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There is a deep valley (photo) in my VE table and I wonder If that can be optimized, or could it be caused by airflow reversion?
VE is carefully calibrated on engine dyno. Motor is a Ford V8, four OHC, upper part of intake manifold modified (photo).
Thanks in advance for your comments.
I believe that is a result of the exhaust system. You might try experimenting with the exhaust / intake cam timing in the center of the valley to see if you can find what it wants. I would also look at fuel timing in that area.
Even if the fuel table looks like that, be sure to investigate ignition timing in the same range -- less overall fuel mass usually means you can advance the ignition timing which may bring back the torque (and a flat torque curve is the goal).
As David said, it could be an unfortunate exhaust primary, and/or intake runner, length. The fortunate thing about having a degree of camshaft timing swing available is it allows you to follow the tuning by adjusting the opening and/or closing points to help counter a bad tuned length.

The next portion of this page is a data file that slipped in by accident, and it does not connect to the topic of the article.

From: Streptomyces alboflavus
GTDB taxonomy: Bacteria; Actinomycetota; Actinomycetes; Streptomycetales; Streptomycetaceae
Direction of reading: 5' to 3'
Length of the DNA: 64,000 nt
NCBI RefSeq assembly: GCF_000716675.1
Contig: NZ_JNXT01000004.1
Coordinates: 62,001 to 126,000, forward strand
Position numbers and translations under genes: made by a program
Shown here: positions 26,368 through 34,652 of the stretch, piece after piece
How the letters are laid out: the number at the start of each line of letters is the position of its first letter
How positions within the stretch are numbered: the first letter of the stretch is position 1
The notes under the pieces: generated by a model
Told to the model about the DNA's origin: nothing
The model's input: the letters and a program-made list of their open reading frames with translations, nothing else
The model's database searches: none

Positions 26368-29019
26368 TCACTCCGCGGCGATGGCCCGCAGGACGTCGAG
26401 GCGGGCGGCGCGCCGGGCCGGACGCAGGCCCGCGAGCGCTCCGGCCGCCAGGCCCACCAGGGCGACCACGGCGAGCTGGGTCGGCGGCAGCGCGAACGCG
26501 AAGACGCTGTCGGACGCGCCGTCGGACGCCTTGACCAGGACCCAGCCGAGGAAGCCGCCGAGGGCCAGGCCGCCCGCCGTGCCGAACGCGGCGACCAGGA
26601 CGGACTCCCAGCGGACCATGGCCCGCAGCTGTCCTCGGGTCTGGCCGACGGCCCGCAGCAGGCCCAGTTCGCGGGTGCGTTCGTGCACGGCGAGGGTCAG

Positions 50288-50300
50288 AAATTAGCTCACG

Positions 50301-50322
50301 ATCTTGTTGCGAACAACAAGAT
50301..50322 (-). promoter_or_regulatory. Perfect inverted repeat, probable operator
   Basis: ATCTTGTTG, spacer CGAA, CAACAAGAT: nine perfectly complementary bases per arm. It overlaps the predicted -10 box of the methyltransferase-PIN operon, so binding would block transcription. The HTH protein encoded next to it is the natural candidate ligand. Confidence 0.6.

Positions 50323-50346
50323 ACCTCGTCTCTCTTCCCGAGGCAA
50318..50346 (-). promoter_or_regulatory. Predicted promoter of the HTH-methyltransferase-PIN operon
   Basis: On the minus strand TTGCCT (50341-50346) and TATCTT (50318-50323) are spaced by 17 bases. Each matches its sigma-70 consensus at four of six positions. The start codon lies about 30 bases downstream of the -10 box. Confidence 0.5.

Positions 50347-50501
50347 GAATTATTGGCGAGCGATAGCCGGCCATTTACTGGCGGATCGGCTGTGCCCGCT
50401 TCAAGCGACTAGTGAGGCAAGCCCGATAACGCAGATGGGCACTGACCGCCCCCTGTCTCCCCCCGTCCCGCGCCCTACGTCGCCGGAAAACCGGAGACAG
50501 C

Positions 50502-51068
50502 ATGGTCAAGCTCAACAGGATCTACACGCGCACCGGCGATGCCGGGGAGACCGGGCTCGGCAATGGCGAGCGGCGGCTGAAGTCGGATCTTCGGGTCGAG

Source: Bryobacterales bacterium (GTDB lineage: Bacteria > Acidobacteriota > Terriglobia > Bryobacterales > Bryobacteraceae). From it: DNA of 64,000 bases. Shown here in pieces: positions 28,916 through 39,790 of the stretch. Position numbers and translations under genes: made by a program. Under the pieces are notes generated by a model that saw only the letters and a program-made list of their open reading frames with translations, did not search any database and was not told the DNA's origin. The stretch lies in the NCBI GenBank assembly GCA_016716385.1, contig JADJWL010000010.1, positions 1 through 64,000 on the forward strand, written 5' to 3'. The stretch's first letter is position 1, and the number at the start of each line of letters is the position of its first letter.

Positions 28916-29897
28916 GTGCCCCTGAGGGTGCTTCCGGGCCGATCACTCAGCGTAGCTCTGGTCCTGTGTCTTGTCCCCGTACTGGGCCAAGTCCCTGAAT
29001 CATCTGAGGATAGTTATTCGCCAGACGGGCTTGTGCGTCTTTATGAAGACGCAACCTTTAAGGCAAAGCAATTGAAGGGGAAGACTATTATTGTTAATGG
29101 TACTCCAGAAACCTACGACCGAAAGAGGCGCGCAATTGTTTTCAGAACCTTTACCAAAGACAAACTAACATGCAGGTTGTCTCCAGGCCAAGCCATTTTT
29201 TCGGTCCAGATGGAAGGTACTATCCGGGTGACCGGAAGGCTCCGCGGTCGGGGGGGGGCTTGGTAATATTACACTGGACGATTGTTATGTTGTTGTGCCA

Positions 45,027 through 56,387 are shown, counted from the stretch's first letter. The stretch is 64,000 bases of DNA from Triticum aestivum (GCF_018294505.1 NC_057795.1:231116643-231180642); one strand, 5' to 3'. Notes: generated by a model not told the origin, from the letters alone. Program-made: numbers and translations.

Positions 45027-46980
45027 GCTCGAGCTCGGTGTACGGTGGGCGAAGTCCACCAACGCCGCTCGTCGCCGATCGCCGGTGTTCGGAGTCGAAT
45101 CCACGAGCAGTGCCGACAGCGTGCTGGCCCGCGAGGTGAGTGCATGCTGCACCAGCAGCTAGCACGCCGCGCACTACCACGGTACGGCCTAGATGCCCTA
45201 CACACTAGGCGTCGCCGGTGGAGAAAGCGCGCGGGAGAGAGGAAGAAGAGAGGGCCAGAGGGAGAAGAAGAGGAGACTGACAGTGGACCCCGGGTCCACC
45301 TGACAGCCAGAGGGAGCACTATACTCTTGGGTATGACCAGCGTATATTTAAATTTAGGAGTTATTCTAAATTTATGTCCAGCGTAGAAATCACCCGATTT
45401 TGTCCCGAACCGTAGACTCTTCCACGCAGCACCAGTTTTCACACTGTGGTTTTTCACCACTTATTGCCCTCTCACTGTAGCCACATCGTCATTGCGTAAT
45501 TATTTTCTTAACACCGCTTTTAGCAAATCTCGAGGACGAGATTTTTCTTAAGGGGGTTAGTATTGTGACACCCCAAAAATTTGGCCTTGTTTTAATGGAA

I see it's set up for either EGT or lambda pickups on each cylinder - anything showing up there?
I've seen similar Efficiency tables on other engines, As David and Gord have said, it is usually related to a resonance in the inlet and/or exhaust system that causes the efficiency to drop off. You may be able to work on it with the cam timing (compare the OEM cam timing tables to what you have, it may be that the OEM calibrators faced the same issue and tuned around it) and the relation between the inlet and exhaust cam angles. i.e. you may need to run more overlap to maintain mass flow at that point.
Thank you all for your advice.
@Gord: Those are EGT probes. Initially, 3 cylinders needed slight enrichment (in lower 1-digit percentage range).
Now all temps are within 40degC, near 720 degC under sustained full load.